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The Man On The Moon


"I believe every human has a finite number of heartbeats. I don't intend to waste any of mine."

Neil Alden Armstrong, the first man to set foot on the surface of the moon, once said, "I believe every human has a finite number of heartbeats. I don't intend to waste any of mine." Sadly, Armstrong died on August 25th at the age of 82 as a result of complications from heart surgery.

Neil Armstrong could fly airplanes before he could legally drive, earning his flight certificate at the age of fifteen. His love of flying led to three years as a navy pilot and later a college degree in aerospace engineering. In 1955 he began working as a research test pilot. In 1962, he was selected as a pilot consultant for the U.S. Air Force's Man In Space Soonest program. Later that year, he became one of two civilian pilots included in the second group of men chosen for astronaut training.

In this July 20, 1969 file photo, Apollo 11 astronauts Neil Armstrong and Edwin E. "Buzz" Aldrin, the first men to land on the moon, plant the U.S. flag on the lunar surface. (NASA)
In this July 20, 1969 file photo, Apollo 11 astronauts Neil Armstrong and Edwin E. "Buzz" Aldrin, the first men to land on the moon, plant the U.S. flag on the lunar surface. (NASA)
" . . . Tranquility base here. The Eagle has landed. . . "

On July 20th, 1969, the world watched and listened as Apollo 11 commander Neil Armstrong, along with fellow astronaut Buzz Aldrin, landed on the moon.

". . . That’s one small step for man, one giant leap for mankind."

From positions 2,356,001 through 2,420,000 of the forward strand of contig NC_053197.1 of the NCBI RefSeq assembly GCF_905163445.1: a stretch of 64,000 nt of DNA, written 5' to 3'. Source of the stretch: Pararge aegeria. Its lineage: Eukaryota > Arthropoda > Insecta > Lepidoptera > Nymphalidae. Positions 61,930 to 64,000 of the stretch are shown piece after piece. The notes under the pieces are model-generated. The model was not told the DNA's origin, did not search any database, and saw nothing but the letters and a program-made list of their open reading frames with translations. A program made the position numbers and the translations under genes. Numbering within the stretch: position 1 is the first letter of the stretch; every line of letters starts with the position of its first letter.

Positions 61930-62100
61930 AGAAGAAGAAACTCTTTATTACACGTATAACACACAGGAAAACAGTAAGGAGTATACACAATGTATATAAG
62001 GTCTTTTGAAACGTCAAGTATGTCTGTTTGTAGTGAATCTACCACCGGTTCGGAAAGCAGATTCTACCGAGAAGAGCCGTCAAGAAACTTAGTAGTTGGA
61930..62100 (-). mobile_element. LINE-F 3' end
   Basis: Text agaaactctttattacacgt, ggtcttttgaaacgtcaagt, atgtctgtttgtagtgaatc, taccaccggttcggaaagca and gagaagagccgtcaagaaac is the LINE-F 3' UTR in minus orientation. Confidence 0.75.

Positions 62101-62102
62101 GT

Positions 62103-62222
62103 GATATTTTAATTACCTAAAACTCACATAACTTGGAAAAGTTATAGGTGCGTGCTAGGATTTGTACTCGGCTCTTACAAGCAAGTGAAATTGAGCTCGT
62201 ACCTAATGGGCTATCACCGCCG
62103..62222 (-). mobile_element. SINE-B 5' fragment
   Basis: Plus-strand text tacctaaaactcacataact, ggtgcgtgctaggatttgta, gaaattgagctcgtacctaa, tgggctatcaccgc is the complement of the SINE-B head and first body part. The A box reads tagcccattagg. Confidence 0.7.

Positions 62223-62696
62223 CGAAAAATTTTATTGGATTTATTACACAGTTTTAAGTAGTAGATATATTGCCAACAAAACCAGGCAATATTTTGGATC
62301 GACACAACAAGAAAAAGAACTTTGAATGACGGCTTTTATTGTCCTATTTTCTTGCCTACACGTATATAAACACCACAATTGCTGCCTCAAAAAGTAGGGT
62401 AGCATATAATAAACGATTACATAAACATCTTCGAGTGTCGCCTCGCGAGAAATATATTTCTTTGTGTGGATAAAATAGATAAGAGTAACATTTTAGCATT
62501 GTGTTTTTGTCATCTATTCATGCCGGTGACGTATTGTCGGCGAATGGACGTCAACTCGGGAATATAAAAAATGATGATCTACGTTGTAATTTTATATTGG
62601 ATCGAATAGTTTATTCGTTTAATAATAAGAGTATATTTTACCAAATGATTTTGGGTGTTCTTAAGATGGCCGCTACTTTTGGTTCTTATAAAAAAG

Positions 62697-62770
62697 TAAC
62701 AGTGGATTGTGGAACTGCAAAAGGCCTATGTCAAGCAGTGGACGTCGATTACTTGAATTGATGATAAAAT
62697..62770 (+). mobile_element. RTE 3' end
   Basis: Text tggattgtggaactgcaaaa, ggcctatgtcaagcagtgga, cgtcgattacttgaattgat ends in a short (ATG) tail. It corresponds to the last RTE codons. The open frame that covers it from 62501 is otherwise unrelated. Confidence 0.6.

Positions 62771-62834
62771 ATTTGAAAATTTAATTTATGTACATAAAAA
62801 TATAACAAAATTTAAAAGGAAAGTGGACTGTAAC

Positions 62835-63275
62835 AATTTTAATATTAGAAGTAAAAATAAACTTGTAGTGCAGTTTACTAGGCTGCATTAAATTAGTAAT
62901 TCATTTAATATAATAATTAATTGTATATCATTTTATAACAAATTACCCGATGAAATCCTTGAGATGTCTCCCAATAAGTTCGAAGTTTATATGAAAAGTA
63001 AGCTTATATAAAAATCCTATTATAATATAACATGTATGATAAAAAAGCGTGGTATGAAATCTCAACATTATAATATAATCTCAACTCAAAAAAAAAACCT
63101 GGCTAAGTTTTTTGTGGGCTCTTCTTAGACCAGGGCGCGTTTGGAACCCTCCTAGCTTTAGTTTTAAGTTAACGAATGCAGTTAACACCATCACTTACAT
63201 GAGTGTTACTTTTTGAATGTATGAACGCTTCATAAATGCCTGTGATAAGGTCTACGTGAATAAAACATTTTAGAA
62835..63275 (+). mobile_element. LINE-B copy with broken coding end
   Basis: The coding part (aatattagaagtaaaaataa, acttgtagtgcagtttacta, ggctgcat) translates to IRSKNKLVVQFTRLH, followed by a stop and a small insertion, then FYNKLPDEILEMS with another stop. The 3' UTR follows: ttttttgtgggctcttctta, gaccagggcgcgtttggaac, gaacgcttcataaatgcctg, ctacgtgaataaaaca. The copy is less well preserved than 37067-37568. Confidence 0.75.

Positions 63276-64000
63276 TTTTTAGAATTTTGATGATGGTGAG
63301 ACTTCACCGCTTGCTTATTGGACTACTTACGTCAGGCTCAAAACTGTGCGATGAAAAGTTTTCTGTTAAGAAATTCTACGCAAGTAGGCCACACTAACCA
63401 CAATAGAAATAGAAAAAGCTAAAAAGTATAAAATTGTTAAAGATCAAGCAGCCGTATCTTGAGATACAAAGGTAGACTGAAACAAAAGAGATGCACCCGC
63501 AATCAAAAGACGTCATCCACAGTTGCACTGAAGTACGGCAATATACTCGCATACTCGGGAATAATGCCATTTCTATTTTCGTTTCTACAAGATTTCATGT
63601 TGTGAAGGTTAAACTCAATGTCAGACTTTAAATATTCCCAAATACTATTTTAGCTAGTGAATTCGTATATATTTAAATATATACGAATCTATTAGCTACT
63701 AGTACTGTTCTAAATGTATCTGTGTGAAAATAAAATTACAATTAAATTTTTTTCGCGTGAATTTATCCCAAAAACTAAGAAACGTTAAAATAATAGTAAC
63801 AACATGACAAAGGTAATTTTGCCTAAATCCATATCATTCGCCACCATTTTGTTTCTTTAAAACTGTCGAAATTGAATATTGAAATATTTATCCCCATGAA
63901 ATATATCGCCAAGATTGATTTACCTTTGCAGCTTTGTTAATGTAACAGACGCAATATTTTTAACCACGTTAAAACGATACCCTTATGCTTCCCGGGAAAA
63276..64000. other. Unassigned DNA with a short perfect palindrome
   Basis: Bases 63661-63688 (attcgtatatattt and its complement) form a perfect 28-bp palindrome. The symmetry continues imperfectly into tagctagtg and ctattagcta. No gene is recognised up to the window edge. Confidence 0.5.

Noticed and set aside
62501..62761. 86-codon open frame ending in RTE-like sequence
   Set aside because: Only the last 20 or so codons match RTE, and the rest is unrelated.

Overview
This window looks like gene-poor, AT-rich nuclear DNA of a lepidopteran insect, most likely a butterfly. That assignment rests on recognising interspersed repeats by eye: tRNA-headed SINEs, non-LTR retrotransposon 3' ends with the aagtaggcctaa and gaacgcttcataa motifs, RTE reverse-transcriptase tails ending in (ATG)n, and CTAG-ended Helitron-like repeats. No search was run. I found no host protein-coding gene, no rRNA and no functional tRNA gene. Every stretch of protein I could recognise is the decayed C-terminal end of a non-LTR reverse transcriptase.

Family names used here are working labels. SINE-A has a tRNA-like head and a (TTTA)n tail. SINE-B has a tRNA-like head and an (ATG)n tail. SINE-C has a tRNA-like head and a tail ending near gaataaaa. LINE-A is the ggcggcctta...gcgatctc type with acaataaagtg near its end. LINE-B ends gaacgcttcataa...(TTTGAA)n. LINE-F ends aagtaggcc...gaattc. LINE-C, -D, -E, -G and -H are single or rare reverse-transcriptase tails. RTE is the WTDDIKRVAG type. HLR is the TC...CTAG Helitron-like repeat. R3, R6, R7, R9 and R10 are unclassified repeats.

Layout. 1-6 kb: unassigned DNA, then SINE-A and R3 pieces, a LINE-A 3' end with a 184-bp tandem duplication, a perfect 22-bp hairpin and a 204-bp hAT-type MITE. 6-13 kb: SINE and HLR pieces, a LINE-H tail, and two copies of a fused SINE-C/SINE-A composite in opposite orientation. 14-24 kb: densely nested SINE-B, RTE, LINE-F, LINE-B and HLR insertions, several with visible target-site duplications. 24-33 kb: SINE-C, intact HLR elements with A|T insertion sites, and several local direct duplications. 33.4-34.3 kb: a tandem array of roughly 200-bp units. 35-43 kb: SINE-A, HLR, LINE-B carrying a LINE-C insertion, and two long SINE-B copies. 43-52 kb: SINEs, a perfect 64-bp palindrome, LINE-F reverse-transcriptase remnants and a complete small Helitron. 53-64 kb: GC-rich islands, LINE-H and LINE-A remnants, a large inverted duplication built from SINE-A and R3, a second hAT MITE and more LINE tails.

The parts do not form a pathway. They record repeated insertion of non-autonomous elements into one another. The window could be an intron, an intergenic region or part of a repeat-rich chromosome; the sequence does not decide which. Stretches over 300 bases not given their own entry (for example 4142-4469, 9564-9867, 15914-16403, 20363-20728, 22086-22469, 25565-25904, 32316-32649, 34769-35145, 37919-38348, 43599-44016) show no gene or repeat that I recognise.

Over 600 million people watched that event on television, and hundreds of millions others listened on the radio.

In a statement released at the time of Armstrong’s death, fellow astronaut Buzz Aldrin wrote that “Whenever I look at the moon, I am reminded of that precious moment, over four decades ago, when Neil and I stood on the desolate, barren, yet beautiful, Sea of Tranquility, looking back at our brilliant blue planet Earth suspended in the darkness of space, [and] I realized that even though we were farther away from earth than two humans had ever been, we were not alone. Virtually the entire world took that memorable journey with us. I know I am joined by many millions of others from around the world in mourning the passing of a true American hero and the best pilot I ever knew. My friend Neil took the small step but giant leap that changed the world and will forever be remembered as a historic moment in human history.”
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